Newswise — In a new research commentary, the Artificial Intelligence in Sleep Medicine Committee of the American Academy of Sleep Medicine highlights how artificial intelligence stands on the threshold of making monumental contributions to the field of sleep medicine. Through a strategic analysis, the committee examined advancements in AI within sleep medicine and spotlighted its potential in revolutionizing care in three critical areas: clinical applications, lifestyle management, and population health. The committee also reviewed barriers and challenges associated with using AI-enabled technologies.

“AI is disrupting all areas of medicine, and the future of sleep medicine is poised at a transformational crossroad,” said lead author Dr. Anuja Bandyopadhyay, chair of the Artificial Intelligence in Sleep Medicine Committee. “This commentary outlines the powerful potential and challenges for sleep medicine physicians to be aware of as they begin leveraging AI to deliver precise, personalized patient care and enhance preventive health strategies on a larger scale while ensuring its ethical deployment.”

According to the authors, AI has potential uses in the sleep field in three key areas:

  • Clinical Applications: In the clinical realm, AI-driven technologies offer comprehensive data analysis, nuanced pattern recognition and automation in diagnosis, all while addressing chronic problems like sleep-related breathing disorders. Despite understated beginnings, the utilization of AI can offer improvements in efficiency and patient access, which can contribute to a reduction in burnout among health care professionals.
  • Lifestyle Management: Incorporating AI also offers clear benefits for lifestyle management through the use of consumer sleep technology. These devices come in various forms like fitness wristbands, smartphone apps, and smart rings, and they contribute to better sleep health through tracking, assessment and enhancement. Wearable sleep technology and data-driven lifestyle recommendations can empower patients to take an active role in managing their health, as shown in a recent AASM survey, which reported that 68% of adults who have used a sleep tracker said they have changed their behavior based on what they have learned. But, as these AI-driven applications grow ever more intuitive, the importance of ongoing dialogue between patients and clinicians about the potential and limitations of these innovations remains vital.
  • Population Health: Beyond individual care, AI technology reveals a new approach to public health regarding sleep. “AI has the exciting potential to synthesize environmental, behavioral and physiological data, contributing to informed population-level interventions and bridging existing health care gaps,” noted Bandyopadhyay.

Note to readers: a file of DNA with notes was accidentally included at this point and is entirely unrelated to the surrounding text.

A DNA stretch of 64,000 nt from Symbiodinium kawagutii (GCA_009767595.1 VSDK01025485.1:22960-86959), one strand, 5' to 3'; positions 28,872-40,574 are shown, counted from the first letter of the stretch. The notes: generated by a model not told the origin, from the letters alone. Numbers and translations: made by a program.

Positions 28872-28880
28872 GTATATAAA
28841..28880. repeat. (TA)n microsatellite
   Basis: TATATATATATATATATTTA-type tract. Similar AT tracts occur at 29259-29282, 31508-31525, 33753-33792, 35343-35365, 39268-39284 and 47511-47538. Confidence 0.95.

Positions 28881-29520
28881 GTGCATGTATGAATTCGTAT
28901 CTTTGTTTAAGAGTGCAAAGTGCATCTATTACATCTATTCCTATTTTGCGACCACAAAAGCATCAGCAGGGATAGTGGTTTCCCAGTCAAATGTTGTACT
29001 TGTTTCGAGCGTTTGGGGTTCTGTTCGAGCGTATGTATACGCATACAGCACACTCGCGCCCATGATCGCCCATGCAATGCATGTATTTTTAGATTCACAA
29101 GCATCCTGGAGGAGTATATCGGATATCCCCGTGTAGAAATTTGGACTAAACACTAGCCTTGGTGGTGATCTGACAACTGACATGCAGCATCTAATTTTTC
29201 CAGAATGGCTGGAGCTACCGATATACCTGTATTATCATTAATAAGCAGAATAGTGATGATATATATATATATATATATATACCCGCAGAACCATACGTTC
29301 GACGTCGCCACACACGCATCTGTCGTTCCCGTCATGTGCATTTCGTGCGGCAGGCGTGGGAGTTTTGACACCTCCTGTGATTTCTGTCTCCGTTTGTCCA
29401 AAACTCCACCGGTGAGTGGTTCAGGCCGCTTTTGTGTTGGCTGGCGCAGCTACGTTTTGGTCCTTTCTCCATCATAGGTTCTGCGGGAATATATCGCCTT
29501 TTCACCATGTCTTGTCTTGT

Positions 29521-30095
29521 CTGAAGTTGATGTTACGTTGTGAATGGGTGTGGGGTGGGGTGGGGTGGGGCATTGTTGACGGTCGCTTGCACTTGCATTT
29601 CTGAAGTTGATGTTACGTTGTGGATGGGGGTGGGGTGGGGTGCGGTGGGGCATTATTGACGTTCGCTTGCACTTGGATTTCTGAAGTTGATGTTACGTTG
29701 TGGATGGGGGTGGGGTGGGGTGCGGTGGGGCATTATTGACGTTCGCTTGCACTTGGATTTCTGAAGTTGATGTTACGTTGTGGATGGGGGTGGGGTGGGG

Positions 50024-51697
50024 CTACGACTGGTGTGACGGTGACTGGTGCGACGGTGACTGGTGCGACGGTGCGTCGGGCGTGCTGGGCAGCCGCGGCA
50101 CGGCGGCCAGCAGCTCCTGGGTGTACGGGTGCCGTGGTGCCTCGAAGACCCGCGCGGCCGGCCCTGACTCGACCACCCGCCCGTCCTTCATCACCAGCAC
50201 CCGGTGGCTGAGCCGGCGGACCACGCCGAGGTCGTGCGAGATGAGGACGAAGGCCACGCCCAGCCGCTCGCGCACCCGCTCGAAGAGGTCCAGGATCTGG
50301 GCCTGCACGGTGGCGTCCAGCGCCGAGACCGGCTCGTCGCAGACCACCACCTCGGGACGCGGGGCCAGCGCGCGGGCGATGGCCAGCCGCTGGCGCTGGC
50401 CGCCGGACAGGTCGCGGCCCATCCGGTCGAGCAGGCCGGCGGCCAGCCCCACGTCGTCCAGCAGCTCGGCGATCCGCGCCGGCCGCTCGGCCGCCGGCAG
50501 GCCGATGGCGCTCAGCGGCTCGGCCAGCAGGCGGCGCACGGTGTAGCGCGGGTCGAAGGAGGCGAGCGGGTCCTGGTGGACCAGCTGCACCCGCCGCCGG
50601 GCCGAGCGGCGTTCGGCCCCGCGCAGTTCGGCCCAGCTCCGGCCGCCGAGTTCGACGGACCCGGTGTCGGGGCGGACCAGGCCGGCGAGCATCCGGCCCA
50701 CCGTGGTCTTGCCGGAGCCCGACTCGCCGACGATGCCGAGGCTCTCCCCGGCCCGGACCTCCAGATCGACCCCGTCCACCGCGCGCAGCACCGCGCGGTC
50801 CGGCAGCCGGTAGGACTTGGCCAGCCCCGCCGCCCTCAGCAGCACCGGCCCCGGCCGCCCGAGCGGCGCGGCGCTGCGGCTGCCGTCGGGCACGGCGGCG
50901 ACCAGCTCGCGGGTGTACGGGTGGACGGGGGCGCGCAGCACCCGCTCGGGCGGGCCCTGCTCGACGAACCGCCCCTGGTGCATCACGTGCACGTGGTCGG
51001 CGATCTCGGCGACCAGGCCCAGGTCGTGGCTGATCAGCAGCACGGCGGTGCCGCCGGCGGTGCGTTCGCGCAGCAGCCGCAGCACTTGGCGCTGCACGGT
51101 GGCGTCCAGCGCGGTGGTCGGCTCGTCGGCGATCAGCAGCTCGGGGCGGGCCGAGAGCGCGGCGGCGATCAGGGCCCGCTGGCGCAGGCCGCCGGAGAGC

The paper also offers warnings about the integration of AI into sleep medicine. Issues of data privacy, security, accuracy, and the potential for reinforcing existing biases present new challenges for health care professionals. Additionally, reliance on AI without sufficient clinical judgment could lead to complexities in patient treatment.

“While AI can significantly strengthen the evaluation and management of sleep disorders, it is intended to complement, not replace, the expertise of a sleep medicine professional,” Bandyopadhyay stated.

Navigating this emerging landscape requires comprehensive validation and standardization protocols to responsibly and ethically implement AI technologies in health care. It’s critical that AI tools are validated against varied datasets to ensure their reliability and accuracy in all patient populations.

“Our commentary provides not just a vision, but a roadmap for leveraging the technology to promote better sleep health outcomes,” Bandyopadhyay said. “It lays the foundation for future discussions on the ethical deployment of AI, the importance of clinician education, and the harmonization of this new technology with existing practices to optimize patient care.”

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To request a copy of the article, “Strengths, weaknesses, opportunities and threats of using AI-enabled technology in sleep medicine: a commentary,” or to arrange an interview with a commentary author or an AASM spokesperson, please contact [email protected].

About the American Academy of Sleep Medicine  

Established in 1975, the AASM advances sleep care and enhances sleep health to improve lives. The AASM has a combined membership of 12,000 accredited sleep centers and individuals, including physicians, scientists and other health care professionals who care for patients with sleep disorders. As the leader in the sleep field, the AASM sets standards and promotes excellence in sleep medicine health care, education, and research (aasm.org). 


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